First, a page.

The Circular sent to the colonies was wrung from the reluctant ministry by fear of a revolt at home. The capital of the kingdom was then fearfully shaken by a violent political excitement that filled thoughtful minds with dread. John Wilkes, the irrepressible political writer, had suddenly returned from exile, and was elected a representative in Parliament by the voters of Middlesex. The king desired to keep him out of Parliament, and the pliant House of Commons refused to give him a seat. The people were aroused by great indignation because of this interference with their rights. Wilkes was chosen to be a magistrate of London, by a large majority; and again the voters of Middlesex elected him to represent them in Parliament. Again the Commons kept him from his seat by voting the returns null and void, without the shadow of a fact to warrant the action. A third and fourth time he was elected by overwhelming majorities, and each time, the Commons, under the influence of the king, and in violation of the seminal principle of representative government, denied him a seat in the House, and gave it to his opponent at the hustings. Their plea was that Wilkes was an outlaw.

This deadly blow, as the people regarded it, at one of the dearest rights of the British subject, moved the public mind of the kingdom most powerfully, and added thousands of intelligent men to the list of friends of the Americans, the vital principle of whose resistance to the government was the sacred right of representation as an equivalent for taxation. Mobs appeared in London and various parts of the kingdom, vehemently protesting by great violence against the outrage upon popular liberty. In these demonstrations many lives were lost. The houses of crown-officers were attacked, and even the palace of Whitchall, the residence of the king, was seriously menaced by a vast concourse of people, shouting, "Wilkes and Liberty." The populace were restrained from violence, and possibly from the murder of the king, by the interference of the Royal Guards. To this political agitation was added that which was caused by the distress, real and prospective, of the merchants and manufacturers of England, created by the nonimportation leagues in operation in America. These causes combined pressed the English people, at that time, to the verge of revolution. They were taught by current events to regard their king as a foe to popular liberty, and a willing usurper of the rights of the people; and attachment to the crown was greatly weakened.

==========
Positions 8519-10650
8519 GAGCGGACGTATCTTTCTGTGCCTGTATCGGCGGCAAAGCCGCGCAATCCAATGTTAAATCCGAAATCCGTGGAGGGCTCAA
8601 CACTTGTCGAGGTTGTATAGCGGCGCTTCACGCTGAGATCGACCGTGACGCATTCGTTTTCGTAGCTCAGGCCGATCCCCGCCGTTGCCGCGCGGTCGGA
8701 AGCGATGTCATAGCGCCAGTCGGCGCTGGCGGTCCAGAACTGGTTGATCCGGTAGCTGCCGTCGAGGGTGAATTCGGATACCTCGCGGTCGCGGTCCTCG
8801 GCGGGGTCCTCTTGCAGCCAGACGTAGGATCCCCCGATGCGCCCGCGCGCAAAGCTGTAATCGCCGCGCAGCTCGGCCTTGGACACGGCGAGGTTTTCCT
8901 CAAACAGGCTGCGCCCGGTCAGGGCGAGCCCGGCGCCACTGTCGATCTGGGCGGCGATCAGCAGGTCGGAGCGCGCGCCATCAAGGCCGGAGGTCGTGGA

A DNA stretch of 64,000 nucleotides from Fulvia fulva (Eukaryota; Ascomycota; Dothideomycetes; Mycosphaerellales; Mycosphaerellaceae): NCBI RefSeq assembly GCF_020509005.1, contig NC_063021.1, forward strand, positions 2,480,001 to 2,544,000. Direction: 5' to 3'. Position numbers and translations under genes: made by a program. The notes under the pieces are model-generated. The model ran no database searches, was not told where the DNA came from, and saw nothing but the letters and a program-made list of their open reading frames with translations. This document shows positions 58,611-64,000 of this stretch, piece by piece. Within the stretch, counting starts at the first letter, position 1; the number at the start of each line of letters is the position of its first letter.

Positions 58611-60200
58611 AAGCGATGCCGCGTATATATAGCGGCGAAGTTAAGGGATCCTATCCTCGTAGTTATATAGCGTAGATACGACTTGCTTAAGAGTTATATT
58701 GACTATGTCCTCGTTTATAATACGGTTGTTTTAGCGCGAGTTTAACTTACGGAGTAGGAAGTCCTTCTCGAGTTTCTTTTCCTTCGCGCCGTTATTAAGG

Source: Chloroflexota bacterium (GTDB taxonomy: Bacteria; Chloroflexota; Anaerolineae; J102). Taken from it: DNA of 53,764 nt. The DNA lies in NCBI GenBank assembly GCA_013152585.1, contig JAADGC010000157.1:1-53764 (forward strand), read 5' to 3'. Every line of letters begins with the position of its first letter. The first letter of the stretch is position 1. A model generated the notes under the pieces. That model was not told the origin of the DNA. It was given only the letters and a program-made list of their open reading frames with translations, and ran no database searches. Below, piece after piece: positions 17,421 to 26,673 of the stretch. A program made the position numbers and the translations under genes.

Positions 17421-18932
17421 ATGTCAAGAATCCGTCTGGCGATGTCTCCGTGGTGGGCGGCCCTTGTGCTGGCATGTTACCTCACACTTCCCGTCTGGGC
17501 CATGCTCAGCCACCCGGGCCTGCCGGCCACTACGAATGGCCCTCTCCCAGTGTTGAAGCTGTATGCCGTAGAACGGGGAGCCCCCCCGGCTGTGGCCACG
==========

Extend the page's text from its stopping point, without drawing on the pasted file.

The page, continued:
Hillsborough's Circular had not the least effect upon the Americans except to stimulate them to more determined resistance. The repeal of some of the obnoxious acts would be a partial relief from taxation; but so long as the duty on tea was retained, the principle involved remained the same. While a tax for revenue in the smallest degree was imposed upon the Americans, their real grievance was not redressed, and they stood firm in their attitude of resistance. They worked the engine of nonimportation with great vigor. The exports from England to America which, in 1768, had amounted to almost $12,000,000 (of which amount tea represented $660,000), in 1769 amounted to only a little over $8,000,000, the tea being only $220,000. Pownal, the immediate predecessor of Bernard as governor of Massachusetts, showed, in a speech in Parliament, that the total produce of the new taxes for the first year had been less than $80,000, and that the expenses of the new custom-house arrangements had reduced the net profits of the crown revenue in the colonies to $1,475, while the extraordinary military expenses in America amounted, for the same time, to $850,000. Yet the stubborn king and his pliant minister insisted upon retaining the duty on tea, to save the royal prerogative, and keeping up an expensive military establishment to enforce its collection! Samuel Adams was doubtless right when he publicly declared, on the arrival of the repeal of the stamp act: "The conduct of England is permitted and ordained by the unsearchable wisdom of the Almighty for hastening the independence of these colonies."